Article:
It goes on at some length, and in our own country where WeightWatchers, Jenny Craig, Lean Cuisine and the like are all part of one of our major growth industries, the next ad seems a little strange:
An assured Cure for Leanness; which proceeds from a Cause that few know, but easily removed by an unparallei’d Specifick Tincture, which fortifies the Stomach, purifies the Blood, takes off Fretfulness in the Mind, occasions Rest and easy Sleep, and as Certainly disposes and causes the Body to thrive and become plump and fleshy...
Take that Jenny Craig, otherwise no comment—except that maybe a lot of people were hungry (?) and couldn’t afford a loaf of bread, much less the Specifick Tincture.
Part of the show-and-tell included poking through some of our own early Oneida Community imprints from Putney, Vermont and the Oneida Reserve in New York (see front cover); and lately I’ve been reading some of the articles in a bound copy of the first volume of Philobiblion (December 1861 – November 1862), the “Monthly Bibliographical Journal Containing Critical Notices of, and Extracts from Rare, Curious, and Valuable Old Books.” The latter a gift from the Minets.
The striking thing about magazines that limit their coverage to strictly bibliophilic matters is that they are all relatively short-lived—why this is I do not know, but I suspect it might have something to do with lack of connectedness to the real world most people live in. Escapism is wonderful in short doses, but we can’t get away from reality indefinitely. In the May 1862 number (one month after the Battle of Shiloh and about a month before the 1st Battle of Bull Run) there’s a brief notice of one Captain George Gordon de Luna Byron, reputed son of Lord Byron, who was serving in the U.S. Army—otherwise there’s barely a clue that a civil war was going on that was making a lot of people unhappy or dead.
Had anyone contributed a piece to Philobiblion connecting books to the burning issues of the time, some irate reader surely would have complained “...the subject has been done to death in the press and moreover has no place in a bibliophilic publication”. Harper’s and the Atlantic (Monthly) both of which predate Philobiblion and have always included a certain amount of politics and general culture in their bookish mix, still survive.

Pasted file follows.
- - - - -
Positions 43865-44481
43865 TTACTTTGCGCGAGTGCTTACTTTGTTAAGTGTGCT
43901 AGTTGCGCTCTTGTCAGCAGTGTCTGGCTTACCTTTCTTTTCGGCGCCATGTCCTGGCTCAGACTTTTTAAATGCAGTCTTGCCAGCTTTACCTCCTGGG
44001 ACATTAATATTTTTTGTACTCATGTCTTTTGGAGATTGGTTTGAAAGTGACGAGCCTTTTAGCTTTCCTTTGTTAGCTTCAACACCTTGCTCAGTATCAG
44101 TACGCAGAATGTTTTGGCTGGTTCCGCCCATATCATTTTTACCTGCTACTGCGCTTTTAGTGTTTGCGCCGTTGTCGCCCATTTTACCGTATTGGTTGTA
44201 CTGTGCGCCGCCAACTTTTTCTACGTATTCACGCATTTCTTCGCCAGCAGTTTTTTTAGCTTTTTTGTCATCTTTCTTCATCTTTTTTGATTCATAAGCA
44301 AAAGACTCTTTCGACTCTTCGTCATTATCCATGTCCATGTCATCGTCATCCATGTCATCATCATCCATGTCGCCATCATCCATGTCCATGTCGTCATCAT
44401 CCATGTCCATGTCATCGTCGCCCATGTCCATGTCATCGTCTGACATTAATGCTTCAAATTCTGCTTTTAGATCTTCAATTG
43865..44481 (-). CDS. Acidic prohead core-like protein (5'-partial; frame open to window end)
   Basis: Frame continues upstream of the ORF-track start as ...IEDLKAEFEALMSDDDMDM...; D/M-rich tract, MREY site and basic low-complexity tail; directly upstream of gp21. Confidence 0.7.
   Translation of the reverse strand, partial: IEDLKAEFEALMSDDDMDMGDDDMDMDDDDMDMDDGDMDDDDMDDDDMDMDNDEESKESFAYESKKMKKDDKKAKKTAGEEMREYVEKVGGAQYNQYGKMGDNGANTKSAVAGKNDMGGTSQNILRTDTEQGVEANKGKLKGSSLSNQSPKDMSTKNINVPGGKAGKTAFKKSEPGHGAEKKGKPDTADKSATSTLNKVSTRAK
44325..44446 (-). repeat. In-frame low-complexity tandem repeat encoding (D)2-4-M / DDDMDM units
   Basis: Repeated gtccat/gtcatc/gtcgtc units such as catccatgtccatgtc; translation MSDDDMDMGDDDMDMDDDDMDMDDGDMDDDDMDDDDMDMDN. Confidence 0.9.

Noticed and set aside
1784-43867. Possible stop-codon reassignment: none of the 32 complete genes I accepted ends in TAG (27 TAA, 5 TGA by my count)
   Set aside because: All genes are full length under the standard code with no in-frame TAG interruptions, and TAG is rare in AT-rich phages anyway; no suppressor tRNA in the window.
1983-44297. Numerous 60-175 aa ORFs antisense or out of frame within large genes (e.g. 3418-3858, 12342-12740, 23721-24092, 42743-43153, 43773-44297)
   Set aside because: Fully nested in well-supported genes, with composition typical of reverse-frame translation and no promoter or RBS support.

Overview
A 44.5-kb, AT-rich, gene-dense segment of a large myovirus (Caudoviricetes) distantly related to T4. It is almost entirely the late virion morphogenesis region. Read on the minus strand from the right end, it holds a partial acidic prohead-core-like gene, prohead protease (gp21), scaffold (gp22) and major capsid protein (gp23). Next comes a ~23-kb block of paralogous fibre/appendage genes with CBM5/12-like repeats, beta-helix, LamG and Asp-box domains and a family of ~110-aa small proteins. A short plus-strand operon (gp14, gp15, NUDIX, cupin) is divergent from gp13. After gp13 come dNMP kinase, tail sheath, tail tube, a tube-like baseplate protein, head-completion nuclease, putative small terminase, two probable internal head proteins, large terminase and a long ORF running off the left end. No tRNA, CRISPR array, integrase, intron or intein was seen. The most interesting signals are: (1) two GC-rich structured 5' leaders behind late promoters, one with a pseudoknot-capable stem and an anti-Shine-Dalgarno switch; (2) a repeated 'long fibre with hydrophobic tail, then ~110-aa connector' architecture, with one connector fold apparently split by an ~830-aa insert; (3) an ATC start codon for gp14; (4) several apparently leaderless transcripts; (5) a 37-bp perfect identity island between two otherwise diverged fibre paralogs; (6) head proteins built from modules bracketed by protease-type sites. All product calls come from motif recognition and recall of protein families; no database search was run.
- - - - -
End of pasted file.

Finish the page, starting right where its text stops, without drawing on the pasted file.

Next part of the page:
Meanwhile, back in the digital world, we are in the middle of a partial redesign of our own website in order to be able to make additions and changes on a continual basis. The Book Fair and Book Auction calendars will be updated and revised daily or hourly, if needed, and “Noteworthy” will become “Book News & Notes” (or similar) and be added to more frequently.
Also, “Booksellers’ Gulch” and “Maricela’s Book Club” will be featured more prominently. The former gives readers direct access to books catalogued and offered for sale on the websites of participating booksellers and anyone interested in setting up a “rent-free bookshop” along Booksellers’ Gulch is invited to ask for particulars.
The book club link invites readers to post book selections and details of their next meeting, comment on recently read books, or find out what other clubs are doing. One thing we’ve learned is that a lot of book clubs ignore recent best sellers in favor of older backlist titles or out-of-print books that are readily available in the antiquarian book trade.
We’re presently aware of two antiquarian bookshops that offer their premises to book clubs for their meetings, a good idea borrowed from some of the larger chain bookstores that has helped to increase both foot traffic and sales. Wasn’t it Picasso who said something like “good artists borrow, great artists steal”? Combine the concept with a small coffee bar, as some booksellers have done, and it’s not such a stretch to imagine a more intimate 21st century version of Will’s or Button’s coffee house, two of the Penny Universities of their day.